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Democracy in Action — Issue #26 — Extras
History of Voting Rights Activity
Updated February 2013
This activity, designed by the Community Leaders Program at The Literacy Project in Greenfield,
MA, supplements pages 30-32 of Issue #26. Note: the script for this activity is availabe in two
versions: ABE (pp. 2-3) and ESOL (pp. 4-5).
Purpose
To visually demonstrate when different groups
of people had the right to vote in the United
States, in law and in fact.
Summary
Each participant assumes an “identity” for the
activity. Participants move to different sides of
the room as the facilitator reads through a brief
timeline of US history.
Before the Activity
1. Create cards labeled:
- White male, wealthy property owner
- Wealthy white female
- Poor white male, unable to read or write
- Poor white female
- African American male
- African American female
- Native American female
- Immigrant female, not a citizen, working and
paying taxes in the US
- Immigrant male, not a citizen
- Convicted felon, male, in prison
- 18-year-old male
For a larger group, create more copies of the
same “identity” cards.
2. Post two signs on different sides of the
room: “Can Vote” and “Can’t Vote”.
3. Ask the group:
Who has the right to vote in the U.S.?
Has it always been this way?
Introduce the Activity
1. Explain that we are going to walk through a
timeline of voting rights, to look at when different groups gained or lost the right to vote.
2. Give each person in the group a card with an
“identity” written on it.
3. Have the group gather under the “can’t
vote” sign.
4. Explain that you will give different dates,
and ask the group to decide which groups
of people had the right to vote at that point.
Anyone with the right to vote should move
to the “Can Vote” sign.
Begin the Activity
Using the chart, “The Right to Vote in the
United States,” read the date, say what else was
happening in the country, and ask: who can
vote? Help the group move to the right places
at the right times.
Post Activity Discussion Questions
Lead a discussion with questions like:
1. How did it feel to be denied the right to
vote?
2. How did it feel to be granted the right to
vote?
3. To have the right taken away?
4. What did you learn?
5. Was anyone surprised by what they
learned?
Subscribe at www.nelrc.org/changeagent
The Change Agent — March 2008
Democracy in Action — Issue #26 — Extras
Script for History of Voting Rights Activity (ABE Version)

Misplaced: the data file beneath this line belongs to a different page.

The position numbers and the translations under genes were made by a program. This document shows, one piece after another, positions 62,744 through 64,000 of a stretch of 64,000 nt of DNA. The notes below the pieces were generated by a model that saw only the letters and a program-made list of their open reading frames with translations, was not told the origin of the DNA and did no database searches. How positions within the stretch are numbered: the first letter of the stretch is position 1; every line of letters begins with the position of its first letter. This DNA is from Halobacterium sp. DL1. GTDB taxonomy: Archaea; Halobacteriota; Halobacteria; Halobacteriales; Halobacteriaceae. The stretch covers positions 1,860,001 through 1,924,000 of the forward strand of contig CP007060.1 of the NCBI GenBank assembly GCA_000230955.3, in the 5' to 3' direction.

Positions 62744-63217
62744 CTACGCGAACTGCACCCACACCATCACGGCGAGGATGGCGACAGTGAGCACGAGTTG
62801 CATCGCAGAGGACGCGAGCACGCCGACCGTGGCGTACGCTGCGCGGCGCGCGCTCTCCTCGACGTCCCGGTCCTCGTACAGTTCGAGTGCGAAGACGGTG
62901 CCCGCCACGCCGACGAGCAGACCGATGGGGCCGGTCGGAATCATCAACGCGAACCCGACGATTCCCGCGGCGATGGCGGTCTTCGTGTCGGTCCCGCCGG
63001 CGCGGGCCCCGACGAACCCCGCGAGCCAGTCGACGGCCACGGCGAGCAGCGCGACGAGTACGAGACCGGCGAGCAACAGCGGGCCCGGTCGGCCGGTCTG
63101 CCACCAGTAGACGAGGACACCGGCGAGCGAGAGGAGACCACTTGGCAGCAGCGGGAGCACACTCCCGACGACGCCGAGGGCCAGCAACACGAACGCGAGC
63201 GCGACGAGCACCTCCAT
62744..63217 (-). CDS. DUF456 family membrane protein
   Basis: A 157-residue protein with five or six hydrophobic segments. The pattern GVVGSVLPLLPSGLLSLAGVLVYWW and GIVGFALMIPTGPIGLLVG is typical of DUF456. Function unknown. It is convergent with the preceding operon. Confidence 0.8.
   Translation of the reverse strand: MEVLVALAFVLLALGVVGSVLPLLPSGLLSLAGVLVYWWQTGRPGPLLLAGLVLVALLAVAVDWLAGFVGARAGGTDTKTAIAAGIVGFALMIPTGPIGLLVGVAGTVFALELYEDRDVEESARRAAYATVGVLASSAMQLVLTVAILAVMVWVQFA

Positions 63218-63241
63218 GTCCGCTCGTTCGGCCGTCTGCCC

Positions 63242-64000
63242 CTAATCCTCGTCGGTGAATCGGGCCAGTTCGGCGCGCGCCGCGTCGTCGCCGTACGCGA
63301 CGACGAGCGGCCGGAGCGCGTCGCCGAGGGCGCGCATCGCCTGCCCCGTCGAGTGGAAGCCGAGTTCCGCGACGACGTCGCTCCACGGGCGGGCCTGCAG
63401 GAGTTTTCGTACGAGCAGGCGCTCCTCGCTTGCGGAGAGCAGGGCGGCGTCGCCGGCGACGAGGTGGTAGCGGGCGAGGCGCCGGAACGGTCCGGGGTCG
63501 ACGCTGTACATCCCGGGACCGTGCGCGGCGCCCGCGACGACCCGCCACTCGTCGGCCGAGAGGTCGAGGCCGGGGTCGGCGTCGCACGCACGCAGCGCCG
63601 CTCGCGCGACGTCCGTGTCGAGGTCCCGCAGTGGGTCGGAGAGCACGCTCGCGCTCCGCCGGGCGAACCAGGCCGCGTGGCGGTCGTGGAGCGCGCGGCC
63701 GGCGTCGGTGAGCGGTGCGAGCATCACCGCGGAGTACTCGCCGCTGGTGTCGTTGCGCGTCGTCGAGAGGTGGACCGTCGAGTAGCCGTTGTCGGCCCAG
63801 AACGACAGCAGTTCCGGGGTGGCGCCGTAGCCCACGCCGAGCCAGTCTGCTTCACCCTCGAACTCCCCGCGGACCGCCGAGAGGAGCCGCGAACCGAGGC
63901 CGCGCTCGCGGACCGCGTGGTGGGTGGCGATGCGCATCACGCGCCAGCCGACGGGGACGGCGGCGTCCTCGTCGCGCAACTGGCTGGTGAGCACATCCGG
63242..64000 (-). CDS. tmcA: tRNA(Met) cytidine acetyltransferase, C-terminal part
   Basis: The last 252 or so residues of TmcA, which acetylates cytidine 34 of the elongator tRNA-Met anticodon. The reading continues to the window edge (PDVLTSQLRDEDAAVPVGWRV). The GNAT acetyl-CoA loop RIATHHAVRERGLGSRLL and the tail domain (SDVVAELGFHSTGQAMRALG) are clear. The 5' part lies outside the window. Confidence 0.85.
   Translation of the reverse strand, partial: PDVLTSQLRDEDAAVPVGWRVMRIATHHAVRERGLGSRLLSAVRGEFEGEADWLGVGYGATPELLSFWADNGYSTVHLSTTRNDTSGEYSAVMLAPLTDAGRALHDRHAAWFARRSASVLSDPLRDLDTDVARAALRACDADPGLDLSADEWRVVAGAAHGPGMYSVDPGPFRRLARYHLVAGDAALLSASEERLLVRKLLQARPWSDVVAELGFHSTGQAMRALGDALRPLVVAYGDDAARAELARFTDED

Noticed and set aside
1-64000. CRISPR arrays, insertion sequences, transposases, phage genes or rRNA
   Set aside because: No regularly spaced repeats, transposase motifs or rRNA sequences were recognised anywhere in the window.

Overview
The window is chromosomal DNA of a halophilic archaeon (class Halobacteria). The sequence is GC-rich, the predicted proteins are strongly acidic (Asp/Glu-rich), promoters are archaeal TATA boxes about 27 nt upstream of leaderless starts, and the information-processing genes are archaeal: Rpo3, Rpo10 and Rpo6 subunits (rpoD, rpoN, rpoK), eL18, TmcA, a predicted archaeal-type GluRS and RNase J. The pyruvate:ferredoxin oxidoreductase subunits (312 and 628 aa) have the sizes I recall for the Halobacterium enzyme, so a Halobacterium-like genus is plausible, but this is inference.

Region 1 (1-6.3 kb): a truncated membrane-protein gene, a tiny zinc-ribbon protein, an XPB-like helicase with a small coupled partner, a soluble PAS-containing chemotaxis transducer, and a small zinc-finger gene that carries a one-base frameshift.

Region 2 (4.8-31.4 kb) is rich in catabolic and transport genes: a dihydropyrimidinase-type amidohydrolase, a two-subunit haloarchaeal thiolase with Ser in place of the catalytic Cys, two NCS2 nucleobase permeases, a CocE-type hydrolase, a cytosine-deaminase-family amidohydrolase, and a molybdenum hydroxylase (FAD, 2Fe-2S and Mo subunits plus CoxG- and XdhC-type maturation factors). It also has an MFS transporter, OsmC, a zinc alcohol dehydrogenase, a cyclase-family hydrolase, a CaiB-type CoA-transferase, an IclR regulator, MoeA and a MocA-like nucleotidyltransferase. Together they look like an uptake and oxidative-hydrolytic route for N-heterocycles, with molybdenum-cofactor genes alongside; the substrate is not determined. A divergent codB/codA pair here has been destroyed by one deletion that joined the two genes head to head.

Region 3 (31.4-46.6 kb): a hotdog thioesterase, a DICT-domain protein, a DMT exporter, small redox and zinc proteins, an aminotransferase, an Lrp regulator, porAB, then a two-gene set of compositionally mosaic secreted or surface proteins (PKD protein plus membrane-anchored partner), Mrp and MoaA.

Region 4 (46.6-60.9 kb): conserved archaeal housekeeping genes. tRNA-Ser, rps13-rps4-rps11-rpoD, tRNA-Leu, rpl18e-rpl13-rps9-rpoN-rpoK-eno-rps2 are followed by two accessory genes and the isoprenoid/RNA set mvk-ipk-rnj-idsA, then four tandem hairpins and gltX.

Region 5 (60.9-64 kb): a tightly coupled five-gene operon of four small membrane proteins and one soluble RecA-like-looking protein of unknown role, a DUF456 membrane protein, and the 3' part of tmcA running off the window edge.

Read aloud all text in bold.
We are going to walk through a timeline of voting
rights in the United States, to look at when
different groups gained or lost the right to vote.
I am giving everyone a card with an “identity”
written on it. That’s the group you represent for
this activity.
[wait while everyone gets a card.]
To start, we need everyone to gather under the
“can’t vote” sign.
[wait until the group gathers]
I am going to read different dates, and I’m going
to ask the group to decide who had the right to
vote at that point. Anyone with the right to vote
should move over to the “Can Vote” sign.
Does anyone have any questions before we start?
[wait for any questions.]
From 1600-1776, the colonies were ruled by
Great Britain; the British Parliament could veto
decisions made by colonists. No one really had
the right to vote.
Colonists argued that they shouldn’t have to pay
taxes if they didn’t have a say in how the money
was spent: “No taxation without representation.”
On July 4th, 1776, colonists declared
independence from Britain, and the Revolutionary
War began.
At the very beginning of this country, who could
vote?
[wait for the group to guess]
Only white men (21 or older) who owned land – the
“landed gentry” – could vote.
[wait while the white male, wealthy property owner
moves to “Can Vote”]
In 1789, George Washington was elected the first
President of the United States.
Who could vote?
[wait for the group to guess]
Only White men (21 or older) who owned land
could vote. The Constitution left if up to each
state to decide who could vote. In some states,
men had to pass religious tests in order to vote.
[no one moves]
During westward expansion, many new states and
territories used voting as an incentive to attract
immigrant settlers. Immigrants had to live in the
state or territory for 6 months to 1 year before
they were allowed to vote.
[wait for immigrant men to move to “Can Vote”]
By 1860, most states allowed white men who
didn’t own property to vote.
[wait for Poor White male, cannot read or write and
Convicted Felon, white male, in prison to move to
“Can Vote”]
Before the Civil War, western territories were
often forced to disenfranchise their non-citizen
populations in order to gain statehood, as
southern states felt that non-citizens were too
likely to oppose slavery. Non-citizens begin losing
their right to vote.
[wait for immigrant men to move back to “Cannot
Vote”]
In 1865, the Civil War ended. Slavery was
outlawed. In 1870, the 15th Amendment to the
2
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The Change Agent — March 2008